Johnson County Clerk Tammie Fenner is the first stop for those wanting to tie the knot in Johnson County.

By Paula Walter

The office of Tammie Fenner, Johnson County Clerk, is typically a busy place. Not only does the office register and title vehicles, provide license plates and registrations and renewals, but also it is the place to come to obtain a marriage license.
In order to obtain a marriage license, you need to bring some form of picture identification that shows your birthdate. “We encourage you to bring your birth certificate,” Fenner stated. Proof of Social Security number is also required for both the bride and the groom. You do not need to be a resident of Tennessee in order to be married in the state.
Applicants also need to provide the bride and groom’s parents’ names and their places of birth. There is no waiting period once your marriage license is issued if the couple is 18 or older. Those 16 to 18 must have the consent of both parents or next of kin. There is a waiting period of three days for those applicants. Licenses are only good for 30 days and can be used anywhere in Tennessee. Both parties must be present in order to obtain a marriage license.
In addition to ordained preachers, there are other officials in the county who can perform marriage ceremonies. These include Fenner as the county clerk, any current county commissioner, any past commissioner, county mayor, former judge or anyone who is an ordained minister.
There is a fee of $102 for the marriage license. However, you may participate in a premarital preparation course that will reduce the cost by $60, dropping the cost of the license to $42. The course must not be less than four hours and it must be completed a maximum of one year prior to the date of application for the license. Couples may attend separate classes, but if they do, each party will need to provide a certificate of completion. Tennessee does not certify or provide a list of providers. The names of those who meet the qualifications to provide premarital preparation courses can be found at www2.state.tn.us/health/licensure/index.htm or check in a local phone book. The website does not guarantee those listed are willing to provide the premarital course. Check with your preacher or counselor to see if they offer the premarital preparation course.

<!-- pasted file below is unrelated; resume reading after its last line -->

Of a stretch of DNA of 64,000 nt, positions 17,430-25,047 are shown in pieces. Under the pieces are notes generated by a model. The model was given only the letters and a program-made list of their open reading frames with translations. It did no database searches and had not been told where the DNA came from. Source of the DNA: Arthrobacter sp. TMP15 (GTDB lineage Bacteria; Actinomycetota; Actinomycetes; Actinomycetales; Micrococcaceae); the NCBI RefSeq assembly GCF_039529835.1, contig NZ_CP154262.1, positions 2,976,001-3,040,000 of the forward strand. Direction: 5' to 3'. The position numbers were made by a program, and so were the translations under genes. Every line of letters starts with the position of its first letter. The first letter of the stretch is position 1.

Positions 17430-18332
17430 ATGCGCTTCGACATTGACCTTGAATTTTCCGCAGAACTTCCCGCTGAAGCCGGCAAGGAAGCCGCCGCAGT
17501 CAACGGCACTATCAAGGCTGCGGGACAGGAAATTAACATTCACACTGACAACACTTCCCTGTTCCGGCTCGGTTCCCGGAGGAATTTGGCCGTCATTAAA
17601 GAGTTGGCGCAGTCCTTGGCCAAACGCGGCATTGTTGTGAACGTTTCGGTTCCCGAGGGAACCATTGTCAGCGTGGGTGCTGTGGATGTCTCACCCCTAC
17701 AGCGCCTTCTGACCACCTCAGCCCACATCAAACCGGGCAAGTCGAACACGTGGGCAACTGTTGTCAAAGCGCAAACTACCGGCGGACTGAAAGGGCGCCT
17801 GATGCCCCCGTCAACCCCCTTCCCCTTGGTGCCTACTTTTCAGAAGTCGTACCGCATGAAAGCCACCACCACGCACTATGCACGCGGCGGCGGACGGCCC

According to Fenner, applications for marriage licenses peak in the summer months. “It’s always busy around Valentine’s Day,” Fenner said. “There are not a whole lot of applications in the winter.”
There are more civil marriages performed in Johnson County than church marriages by approximately 60 to 40. In 2017, there were 152 marriage licenses issued.

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